That’s what the honeymoon’s for, right?
So, it’s official. Hardly anyone has sex on their wedding night anymore. According to a U.K. financial planning website, less than half (48 percent) of newlyweds actually consummate the marriage on their wedding night. But, before everyone has a panicky fit and cancels the wedding, the absence of wedding night passion doesn’t necessarily mean your new marriage does, ladies.
Let’s break it down. Of the couples not having the sexy times, in 24% of the cases the groom was too drunk, in 13%, the bride was, or was too tired (16%).
This might be the strongest incentive for an alcohol-free wedding, beyond spiritual reasons- who hasn’t experienced the beckoning arms of the dreamy coma once a glass (or several…ahem, bottles) of wine has been consumed?
Other reasons include:
- Had to watch kids (11%)
- Had fight before reception ended (9%)
- Needed to leave for honeymoon (9%)
- Pulled an all-nighter partying (7%)
- Groom too tired (4%)
- Neither felt like it (4%)
So, when you look at it, it’s not really the disaster anticipated when you say that half of all marriages are reportedly not consummated on the official night. Well, 9% is rather high for fights at the reception; then again, you can afford yourself some slack. Weddings are stressful.
Just because you’re marrying your beloved doesn’t mean you are able to tolerate crazy aunt Maureen’s snide jibes about the food, or he can deal with the destructive tornado that are your nieces, any better than at Christmas or Easter, or the other stupid festive occasions when you have to socialise with one another’s random relatives. If you find yourself fighting, take a deep breath and remind yourself why you are there, and what you guys are doing. Not to sound depressing, but it might be worth considering preempting this kind of thing. Write each other a kind message a few days before, and read them if things start getting heated (in the bad way of course; steamy wedding night heat is perfectly acceptable) just to keep you on track.
So, sex isn’t a wedding night imperative. What does this mean, then?
Well, it takes the pressure off, for starters. In this day and age, most couples are romantically involved before the wedding night anyway, so whilst the significance of the first session as husband and wife shouldn’t be trivialised, it certainly isn’t on the same level as couples in the arranged or pledged marriages of old. Back in the day when premarital relations were frowned upon, the wedding night was important because it denoted the purity of the marriage, and sheets were paraded in public the morning after to, ahem, assure society of the bride’s innocence before her husband. Gross, I know, but there you go.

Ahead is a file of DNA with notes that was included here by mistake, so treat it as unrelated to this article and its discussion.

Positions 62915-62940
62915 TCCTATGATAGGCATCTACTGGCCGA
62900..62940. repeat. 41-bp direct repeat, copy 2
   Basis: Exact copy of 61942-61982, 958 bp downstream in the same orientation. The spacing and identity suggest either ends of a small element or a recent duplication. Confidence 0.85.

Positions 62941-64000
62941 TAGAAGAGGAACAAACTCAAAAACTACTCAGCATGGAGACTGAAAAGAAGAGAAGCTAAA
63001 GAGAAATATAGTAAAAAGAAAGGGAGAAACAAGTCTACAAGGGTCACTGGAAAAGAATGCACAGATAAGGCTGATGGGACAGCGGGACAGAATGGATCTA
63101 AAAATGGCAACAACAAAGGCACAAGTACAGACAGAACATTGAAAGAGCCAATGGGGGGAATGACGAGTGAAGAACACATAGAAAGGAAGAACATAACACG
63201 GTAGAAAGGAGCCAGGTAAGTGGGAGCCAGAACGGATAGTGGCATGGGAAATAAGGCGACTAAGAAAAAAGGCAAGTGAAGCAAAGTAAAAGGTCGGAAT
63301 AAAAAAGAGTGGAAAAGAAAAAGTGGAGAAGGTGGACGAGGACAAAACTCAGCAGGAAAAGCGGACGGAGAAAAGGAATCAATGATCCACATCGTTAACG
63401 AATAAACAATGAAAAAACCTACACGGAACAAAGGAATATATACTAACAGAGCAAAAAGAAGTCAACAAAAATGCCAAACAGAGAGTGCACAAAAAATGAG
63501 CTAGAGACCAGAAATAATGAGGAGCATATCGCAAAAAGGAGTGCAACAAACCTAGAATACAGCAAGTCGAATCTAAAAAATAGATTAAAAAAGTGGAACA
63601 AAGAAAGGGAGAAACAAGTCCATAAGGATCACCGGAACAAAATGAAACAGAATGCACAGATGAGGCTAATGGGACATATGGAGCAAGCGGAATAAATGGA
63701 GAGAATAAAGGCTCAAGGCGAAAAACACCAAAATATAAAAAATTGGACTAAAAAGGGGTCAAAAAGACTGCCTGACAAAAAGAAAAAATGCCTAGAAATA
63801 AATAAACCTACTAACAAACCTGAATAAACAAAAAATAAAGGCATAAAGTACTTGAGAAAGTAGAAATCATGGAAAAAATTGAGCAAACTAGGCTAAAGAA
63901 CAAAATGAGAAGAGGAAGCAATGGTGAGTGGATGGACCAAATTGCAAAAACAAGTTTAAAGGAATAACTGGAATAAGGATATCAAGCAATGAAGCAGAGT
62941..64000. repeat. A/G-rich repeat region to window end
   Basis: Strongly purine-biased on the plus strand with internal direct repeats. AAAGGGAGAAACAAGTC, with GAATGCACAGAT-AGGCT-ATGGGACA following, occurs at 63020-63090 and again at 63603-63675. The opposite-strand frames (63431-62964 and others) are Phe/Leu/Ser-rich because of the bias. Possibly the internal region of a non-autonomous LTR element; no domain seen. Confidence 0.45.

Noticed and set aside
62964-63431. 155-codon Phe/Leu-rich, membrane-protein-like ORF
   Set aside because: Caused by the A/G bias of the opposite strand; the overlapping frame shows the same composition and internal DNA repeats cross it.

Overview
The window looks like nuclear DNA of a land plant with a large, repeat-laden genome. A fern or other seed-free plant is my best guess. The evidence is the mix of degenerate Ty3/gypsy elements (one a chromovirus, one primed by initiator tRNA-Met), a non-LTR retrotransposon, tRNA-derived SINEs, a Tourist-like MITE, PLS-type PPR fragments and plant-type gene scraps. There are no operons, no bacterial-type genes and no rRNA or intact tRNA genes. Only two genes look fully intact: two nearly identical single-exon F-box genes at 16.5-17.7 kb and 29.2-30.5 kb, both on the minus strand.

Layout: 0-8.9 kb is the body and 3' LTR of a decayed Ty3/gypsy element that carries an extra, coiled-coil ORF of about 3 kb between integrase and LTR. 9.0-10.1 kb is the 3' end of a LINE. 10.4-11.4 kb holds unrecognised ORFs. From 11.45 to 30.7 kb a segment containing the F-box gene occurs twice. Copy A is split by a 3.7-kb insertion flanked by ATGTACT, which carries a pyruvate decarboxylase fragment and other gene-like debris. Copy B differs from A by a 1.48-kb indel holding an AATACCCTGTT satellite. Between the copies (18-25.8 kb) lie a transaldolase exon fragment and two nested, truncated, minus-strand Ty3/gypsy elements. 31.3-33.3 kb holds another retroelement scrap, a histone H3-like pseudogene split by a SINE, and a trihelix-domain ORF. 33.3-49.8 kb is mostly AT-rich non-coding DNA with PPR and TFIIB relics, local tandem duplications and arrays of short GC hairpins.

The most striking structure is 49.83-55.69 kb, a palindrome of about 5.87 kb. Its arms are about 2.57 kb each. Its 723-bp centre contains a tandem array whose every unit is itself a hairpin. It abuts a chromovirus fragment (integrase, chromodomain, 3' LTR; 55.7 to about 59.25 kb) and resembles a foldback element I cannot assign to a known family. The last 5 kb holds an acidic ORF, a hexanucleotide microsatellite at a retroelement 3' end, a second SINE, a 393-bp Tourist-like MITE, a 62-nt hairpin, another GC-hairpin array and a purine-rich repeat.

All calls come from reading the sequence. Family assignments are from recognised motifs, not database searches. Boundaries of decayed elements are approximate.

Nowadays, this isn’t a tradition (thank the lord) and most couples are in relationships for years before pledging themselves to one another. Therefore, your wedding night, and subsequently your wedding day, is free to be what you make it. The biggest inhibitors of the late night lovin’ are essentially that; it’s late, you’ve partied hard, and just because this is your wedding night doesn’t mean your drunken desire for kebabs and sleep have magically transformed into coherent lust.
So. You find yourself in the honeymoon suite with a snoring lump of husband instead of the hot passionate hunk you envisaged; wondering hysterically whether it’s acceptable to engineer some sort of sexual situation with a guy who’s passed out from champagne, as long as it’s your new husband? Well, take a metaphorical step back and breathe for a moment. Ask yourself; did you guys have fun in the day? Did you celebrate your new love as ardently as you possibility could, by socialising with the guests, partying hard on the dance floor and drinking copious alcoholic beverages? If you’re answering yes to these, then everything is fine. You don’t necessarily need sex to feel happy, and fulfilled with your new husband. You have the honeymoon for that, after all!
After reading around a few articles, the general comments seems to be in support of this.
Most don’t see it as an issue, and are relaxed about it, like ddubbez:
“I’d rather have great, passionate sex the following day than “I’m-dead-tired-but-I-guess-we-have-to-do-it-cuz-it’s-our-wedding-night” sex.”
Some couples readily embrace the probability of no-wedding sex:
“We have already established that we won’t be. We hope to be drunk and very tired and happy and ready to collapse into sleep by bed time! There are plenty of other nights for having sex.” (baffled111)
Others are getting creative;
“I’ve already promised my FI that we’ll do it, and have even planned some time for it (heehee, I know, romantic, right?). We’re" planning to sneak out of our reception 30 minutes early, so we can have time to “change and set up for the after party”, but really it’s so we have time to rip off each others clothes!” (Mrs. Cola)
Others still are adamant they’ve waited long enough, and nothing short of the world ending will get in the way of their antics; “Yeah, after waiting 24 years, there was NO WAY Mr. Bunny and I wouldn’t do it on the night of! It was inevitable.” (bunny)
So it’s really a matter of opinion. For some, doing the deed (or deeds, if you guys are particularly energetic) on the night is important, whilst for others, whenever it happens is fine. Whatever your opinion, be sure to talk to your intended before the night, to avoid any sticky situations (no pun intended there) and ensure both of you are comfortable with what may (or may not) be happening.